The twin GRACE-FO (Gravity Recovery and Climate Experiment Follow-On) satellites, developed and built by Airbus, are now successfully launched into Space from Vandenberg Air Force Base in California, USA, using a Falcon 9 launcher.
GRACE-FO is a joint project between NASA and the German Research Centre for Geosciences (GFZ) in Potsdam, near Berlin. Accurate measurements of the inter-satellite range between the two co-planar, low altitude polar orbiting twin satellites will allow the production of global and high-resolution models of the Earth’s gravity field, offering details of how mass, in most cases water, is moving around the planet.
11 minutes after lift-off, the two Earth observation satellites, each weighing around 600 kilograms separated from their dispenser structure, which was also built by Airbus to transport and hold the satellites during launch. A short time later, the GRACE-FO satellites ‘reported for duty’ via the McMurdo ground station in Antarctic. The mission is being operated from the space operations centre of the German Aerospace Centre (DLR) in Oberpfaffenhofen, Germany.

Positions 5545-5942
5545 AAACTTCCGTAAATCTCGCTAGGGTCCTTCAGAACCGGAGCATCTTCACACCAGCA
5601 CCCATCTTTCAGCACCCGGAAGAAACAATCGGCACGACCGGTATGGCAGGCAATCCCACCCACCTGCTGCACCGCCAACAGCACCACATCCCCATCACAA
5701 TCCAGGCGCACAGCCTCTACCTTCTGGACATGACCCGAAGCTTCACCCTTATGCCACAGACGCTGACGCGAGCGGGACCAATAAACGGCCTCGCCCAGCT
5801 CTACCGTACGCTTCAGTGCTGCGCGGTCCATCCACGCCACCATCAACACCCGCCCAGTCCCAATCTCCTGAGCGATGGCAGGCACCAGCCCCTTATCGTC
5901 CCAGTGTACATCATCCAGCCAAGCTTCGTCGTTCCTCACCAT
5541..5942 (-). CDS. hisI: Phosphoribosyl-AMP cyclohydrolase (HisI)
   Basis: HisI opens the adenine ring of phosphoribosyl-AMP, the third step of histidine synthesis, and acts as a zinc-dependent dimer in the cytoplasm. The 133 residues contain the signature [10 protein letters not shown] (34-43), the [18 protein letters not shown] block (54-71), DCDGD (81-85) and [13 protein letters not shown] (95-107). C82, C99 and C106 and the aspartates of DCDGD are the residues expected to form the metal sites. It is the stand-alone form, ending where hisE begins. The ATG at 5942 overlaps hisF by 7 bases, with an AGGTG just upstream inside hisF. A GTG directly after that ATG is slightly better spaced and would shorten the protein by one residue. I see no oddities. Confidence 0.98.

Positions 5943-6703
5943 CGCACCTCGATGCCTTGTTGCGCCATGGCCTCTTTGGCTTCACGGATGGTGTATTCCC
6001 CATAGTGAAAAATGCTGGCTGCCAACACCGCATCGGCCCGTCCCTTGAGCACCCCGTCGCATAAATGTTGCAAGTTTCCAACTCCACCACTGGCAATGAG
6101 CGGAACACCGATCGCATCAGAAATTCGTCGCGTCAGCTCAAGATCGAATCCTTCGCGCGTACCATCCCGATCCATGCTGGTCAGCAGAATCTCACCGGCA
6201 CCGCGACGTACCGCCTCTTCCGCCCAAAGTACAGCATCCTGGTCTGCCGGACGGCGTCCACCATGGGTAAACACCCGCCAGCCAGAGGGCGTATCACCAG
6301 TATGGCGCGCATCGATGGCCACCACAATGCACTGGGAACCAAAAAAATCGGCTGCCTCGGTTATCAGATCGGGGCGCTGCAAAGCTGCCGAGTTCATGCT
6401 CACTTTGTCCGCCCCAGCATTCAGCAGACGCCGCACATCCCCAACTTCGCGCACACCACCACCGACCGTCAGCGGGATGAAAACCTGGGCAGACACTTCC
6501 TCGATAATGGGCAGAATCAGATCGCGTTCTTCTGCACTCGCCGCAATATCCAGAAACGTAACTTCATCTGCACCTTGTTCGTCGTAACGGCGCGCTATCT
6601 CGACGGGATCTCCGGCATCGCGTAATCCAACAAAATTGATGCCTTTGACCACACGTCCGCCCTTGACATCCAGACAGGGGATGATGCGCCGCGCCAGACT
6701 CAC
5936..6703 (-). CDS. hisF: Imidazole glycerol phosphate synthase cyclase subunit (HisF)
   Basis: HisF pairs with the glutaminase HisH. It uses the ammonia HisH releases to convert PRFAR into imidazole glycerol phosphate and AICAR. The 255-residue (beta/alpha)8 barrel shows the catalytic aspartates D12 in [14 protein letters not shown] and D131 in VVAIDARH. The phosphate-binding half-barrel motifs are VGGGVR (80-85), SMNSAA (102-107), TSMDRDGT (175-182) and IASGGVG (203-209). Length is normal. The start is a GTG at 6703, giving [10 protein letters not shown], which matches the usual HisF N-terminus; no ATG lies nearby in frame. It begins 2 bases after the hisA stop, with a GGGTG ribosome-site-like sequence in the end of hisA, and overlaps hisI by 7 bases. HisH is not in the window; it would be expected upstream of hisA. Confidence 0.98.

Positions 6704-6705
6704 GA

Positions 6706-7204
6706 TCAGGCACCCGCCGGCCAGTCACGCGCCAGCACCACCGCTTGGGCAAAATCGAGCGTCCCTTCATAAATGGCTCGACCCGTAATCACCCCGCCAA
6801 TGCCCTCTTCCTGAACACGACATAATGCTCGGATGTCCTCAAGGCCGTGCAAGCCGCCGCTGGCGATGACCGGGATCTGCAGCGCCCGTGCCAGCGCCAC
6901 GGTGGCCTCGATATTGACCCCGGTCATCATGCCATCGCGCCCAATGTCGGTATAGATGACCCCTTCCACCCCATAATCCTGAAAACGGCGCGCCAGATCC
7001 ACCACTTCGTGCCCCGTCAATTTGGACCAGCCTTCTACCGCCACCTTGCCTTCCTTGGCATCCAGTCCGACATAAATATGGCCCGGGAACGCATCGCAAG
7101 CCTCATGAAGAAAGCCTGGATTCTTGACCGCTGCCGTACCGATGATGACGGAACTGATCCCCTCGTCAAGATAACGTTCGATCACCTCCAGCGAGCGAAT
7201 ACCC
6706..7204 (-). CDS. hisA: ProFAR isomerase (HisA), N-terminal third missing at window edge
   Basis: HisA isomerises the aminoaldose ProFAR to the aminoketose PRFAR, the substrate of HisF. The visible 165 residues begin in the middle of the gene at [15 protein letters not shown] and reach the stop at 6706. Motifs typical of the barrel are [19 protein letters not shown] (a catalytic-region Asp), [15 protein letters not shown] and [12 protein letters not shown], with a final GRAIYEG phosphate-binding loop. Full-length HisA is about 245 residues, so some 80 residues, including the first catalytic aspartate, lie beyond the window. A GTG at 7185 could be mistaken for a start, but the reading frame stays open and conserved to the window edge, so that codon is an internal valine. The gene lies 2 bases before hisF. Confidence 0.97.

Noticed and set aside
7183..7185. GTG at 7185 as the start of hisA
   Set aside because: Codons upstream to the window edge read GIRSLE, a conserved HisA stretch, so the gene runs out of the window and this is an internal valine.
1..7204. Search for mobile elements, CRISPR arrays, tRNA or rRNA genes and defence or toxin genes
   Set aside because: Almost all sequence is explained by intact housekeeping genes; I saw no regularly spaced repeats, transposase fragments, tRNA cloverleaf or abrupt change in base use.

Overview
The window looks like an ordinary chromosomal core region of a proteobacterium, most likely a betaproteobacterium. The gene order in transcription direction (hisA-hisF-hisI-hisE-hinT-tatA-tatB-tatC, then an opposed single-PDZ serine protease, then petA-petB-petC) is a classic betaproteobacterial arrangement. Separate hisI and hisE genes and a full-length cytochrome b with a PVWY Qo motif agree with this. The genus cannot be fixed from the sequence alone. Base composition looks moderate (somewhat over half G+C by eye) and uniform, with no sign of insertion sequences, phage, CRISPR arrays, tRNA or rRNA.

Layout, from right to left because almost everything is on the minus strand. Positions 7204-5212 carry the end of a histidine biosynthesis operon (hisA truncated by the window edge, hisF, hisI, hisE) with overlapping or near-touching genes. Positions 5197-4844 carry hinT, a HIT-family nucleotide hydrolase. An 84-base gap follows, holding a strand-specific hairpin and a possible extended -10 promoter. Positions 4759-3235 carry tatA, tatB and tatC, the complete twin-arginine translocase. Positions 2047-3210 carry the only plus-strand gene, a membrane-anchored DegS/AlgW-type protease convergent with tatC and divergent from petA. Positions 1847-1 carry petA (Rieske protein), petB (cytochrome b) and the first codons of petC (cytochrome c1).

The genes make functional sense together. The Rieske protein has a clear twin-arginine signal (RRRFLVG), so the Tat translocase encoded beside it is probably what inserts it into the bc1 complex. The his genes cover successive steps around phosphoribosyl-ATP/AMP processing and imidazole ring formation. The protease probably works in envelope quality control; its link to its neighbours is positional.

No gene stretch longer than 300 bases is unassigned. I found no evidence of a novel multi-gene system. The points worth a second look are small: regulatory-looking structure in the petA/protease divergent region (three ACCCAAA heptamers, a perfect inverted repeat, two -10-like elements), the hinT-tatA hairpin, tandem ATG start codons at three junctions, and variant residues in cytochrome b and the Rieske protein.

Once maneuvered into their operational orbits, both GRACE-FO research satellites will circle Earth in a polar orbit of around 490 kilometres, with a distance of 220 kilometres between them. The mission is planned to last at least five years. The satellites constantly measure the distance between each other to within a few microns using a microwave system built at NASA’s Jet Propulsion Laboratory in Pasadena, California, which manages the mission for NASA. At the same time, a sensitive accelerometer built at ONERA in France accounts for non-gravitational effects such as atmospheric drag and solar radiation.
The data are being used to track the movement of liquid water, ice and land masses by creating monthly maps of the changes in Earth’s gravitational field. GRACE-FO will continue this essential climate record established by the predecessor GRACE mission (2002–2017), also a joint project between the United States and Germany.
Each satellite records up to 200 profiles per day of temperature distribution and water-vapour content in the atmosphere and the ionosphere to aid weather forecasting.